Shedding light on how plants function

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In 5 seconds

UdeM biologists develop new statistical models to speed up the process of estimating leaf traits across plants from a broad range of landscapes, making it easier to monitor changes in biodiversity.

To understand how plants respond to and influence their environments, ecologists often use a series of standardized measurements called functional traits. For example, a plant’s capacity to do photosynthesis is influenced by traits like leaf nitrogen concentration.

But measuring such traits can be very time-consuming, which limits how much information ecologists can acquire.

Now a research team at Université de Montréal has developed a way to bypass these limits with new statistical models that estimate leaf traits rapidly across many plants from a broad range of landscapes.

In a study published today in New Phytologist, the researchers discuss how reflectance spectra – measurements of light’s reflectance across hundreds of wavelengths, well beyond what the human eye can see – can be used to estimate traits quickly and non-destructively, either leaf by leaf or remotely over entire landscapes using sophisticated cameras mounted on aircraft or satellites.

“With new satellite missions like EnMAP and PRISMA, we’re now able to measure the spectral reflectance of vegetation for vast areas of the globe from space,” said senior author Etienne Laliberté, an UdeM biology professor. “Our study shows how it’ll be possible to translate these spectral data into ecologically relevant information about how plants function.”

A model for each trait

Estimating functional traits from reflectance spectra requires having a model for each trait, but suitable models for most traits are either unavailable or were developed to work only on a small and unrepresentative fraction of Earth’s vast plant diversity.

In their paper, the UdeM team built and validated a set of trait estimation models using a dataset of reflectance spectra and nearly two dozen traits measured on almost 2,000 leaf samples collected by the Canadian Airborne Biodiversity Observatory that include more than 100 species of trees, shrubs, grasses, and other herbaceous plants.

“The samples span a number of ecosystems, including ones like bogs and oak savannas that are threatened by climate and land use change,” said Shan Kothari, a postdoctoral researcher in Laliberté’s lab when the research was conducted. “We built the models using a statistical technique called partial least-squares regression, and tested their performance both within the CABO data set and on external data sets collected by other scientists.”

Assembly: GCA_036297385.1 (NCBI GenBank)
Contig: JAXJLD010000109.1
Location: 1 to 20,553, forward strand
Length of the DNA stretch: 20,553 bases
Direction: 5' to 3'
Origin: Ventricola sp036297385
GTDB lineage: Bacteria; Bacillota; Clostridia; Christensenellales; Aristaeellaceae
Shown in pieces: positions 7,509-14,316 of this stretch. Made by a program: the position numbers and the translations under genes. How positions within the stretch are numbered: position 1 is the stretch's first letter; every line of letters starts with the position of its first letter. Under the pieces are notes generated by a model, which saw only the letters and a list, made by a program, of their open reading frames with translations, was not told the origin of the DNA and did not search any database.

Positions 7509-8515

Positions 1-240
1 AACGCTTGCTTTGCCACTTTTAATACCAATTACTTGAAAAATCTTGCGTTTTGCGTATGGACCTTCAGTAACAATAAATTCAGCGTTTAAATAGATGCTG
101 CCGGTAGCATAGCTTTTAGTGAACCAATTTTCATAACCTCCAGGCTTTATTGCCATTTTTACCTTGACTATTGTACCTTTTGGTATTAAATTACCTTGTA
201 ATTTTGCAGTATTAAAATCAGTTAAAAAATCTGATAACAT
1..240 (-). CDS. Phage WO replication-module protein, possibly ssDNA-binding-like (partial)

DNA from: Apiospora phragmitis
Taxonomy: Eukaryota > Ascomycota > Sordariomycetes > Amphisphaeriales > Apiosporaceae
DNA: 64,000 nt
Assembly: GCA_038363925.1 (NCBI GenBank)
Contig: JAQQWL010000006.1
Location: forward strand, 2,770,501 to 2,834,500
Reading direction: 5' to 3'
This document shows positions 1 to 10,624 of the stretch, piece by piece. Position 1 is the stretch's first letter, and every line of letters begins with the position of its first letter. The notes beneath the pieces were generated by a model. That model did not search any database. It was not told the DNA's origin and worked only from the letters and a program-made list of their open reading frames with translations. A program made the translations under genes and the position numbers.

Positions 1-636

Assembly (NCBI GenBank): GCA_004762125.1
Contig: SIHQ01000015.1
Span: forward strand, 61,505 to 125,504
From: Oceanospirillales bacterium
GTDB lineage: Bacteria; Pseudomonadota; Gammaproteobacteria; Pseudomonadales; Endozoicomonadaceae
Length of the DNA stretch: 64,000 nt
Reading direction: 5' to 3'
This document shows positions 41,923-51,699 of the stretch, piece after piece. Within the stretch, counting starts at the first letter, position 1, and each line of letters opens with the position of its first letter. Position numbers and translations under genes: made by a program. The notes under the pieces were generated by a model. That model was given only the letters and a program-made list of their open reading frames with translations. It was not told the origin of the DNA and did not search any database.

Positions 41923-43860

Quite accurate results

The results were in many cases quite accurate. The UdeM models captured more than 80 percent of the variation in many important leaf functional traits, including leaf mass per area, cellulose concentration, and water content. Among other traits, the accuracy of predictions varied widely; traits like pigments and major nutrients were predicted with intermediate performance, while many of the micronutrients could only be predicted very poorly.

“Any plant ecologist working in the field knows how time-consuming it is to measure lots of functional traits, which is a major limitation in discovering how plant communities work,” said Kothari. “We hope reflectance spectroscopy can alleviate this burden and allow ecologists to understand the interactions between plants and their environment in greater depth.”

Added co-researcher Rosalie Beauchamp-Rioux: “Reflectance spectra are an invaluable source of information – but first you need to be able to decipher them. Our study should help others to develop techniques that use remote sensing of plants to better understand the workings of ecosystems, and thereby better manage and conserve biodiversity.”

More general models

Although the UdeM dataset is mostly limited to Canadian plants, the researchers say continued data collection and synthesis may one day allow researchers to develop even more general models—ones that researchers could use to estimate the traits of any plant without needing to perform extensive validation.

“To train such models would require trait and spectral data from a wider variety of biomes, including tropical, desert, and tundra ecosystems,” Laliberté said. “This would make it much easier for ecologists to measure plant function quickly and at greater scale, allowing us to detect how plant communities are responding to global change.”

He added: “The recent COP15 conference in Montreal has drawn the world’s eyes to the global loss of biodiversity, of which functional diversity is one aspect. We hope our models enable a better understanding of the loss or resilience of functional diversity in Canada’s plant communities – and that that will help answer biological questions anywhere on Earth.”

  • Florence Blanchard, a CABO researcher and former Master’s student at UdeM, is searching for leaf samples in the Pin-Rigide Ecological Reserve in Franklin, Quebec.

    Credit: Sabrina Demers-Thibeault
  • Five CABO researchers (from left to right: Florence Blanchard, Madeleine Trickey-Massé, Rosalie Beauchamp-Rioux, Sabrina Demers-Thibeault and Juliana Pardo) are taking spectral measurements at the Cowichan Garry Oak Reserve near Duncan, British Columbia.

    Credit: Etienne Laliberté

About this study

Predicting leaf traits across functional groups using reflectance spectroscopy,” by Shan Kothari et al, was published Feb. 6, 2023, in New Phytologist. Funding was provided by the Natural Sciences and Engineering Research Council of Canada through a Discovery Frontiers grant and its Canada Graduate Scholarships program; and by the Canada Foundation for Innovation and the Fonds de recherche du Québec – Nature et technologies.

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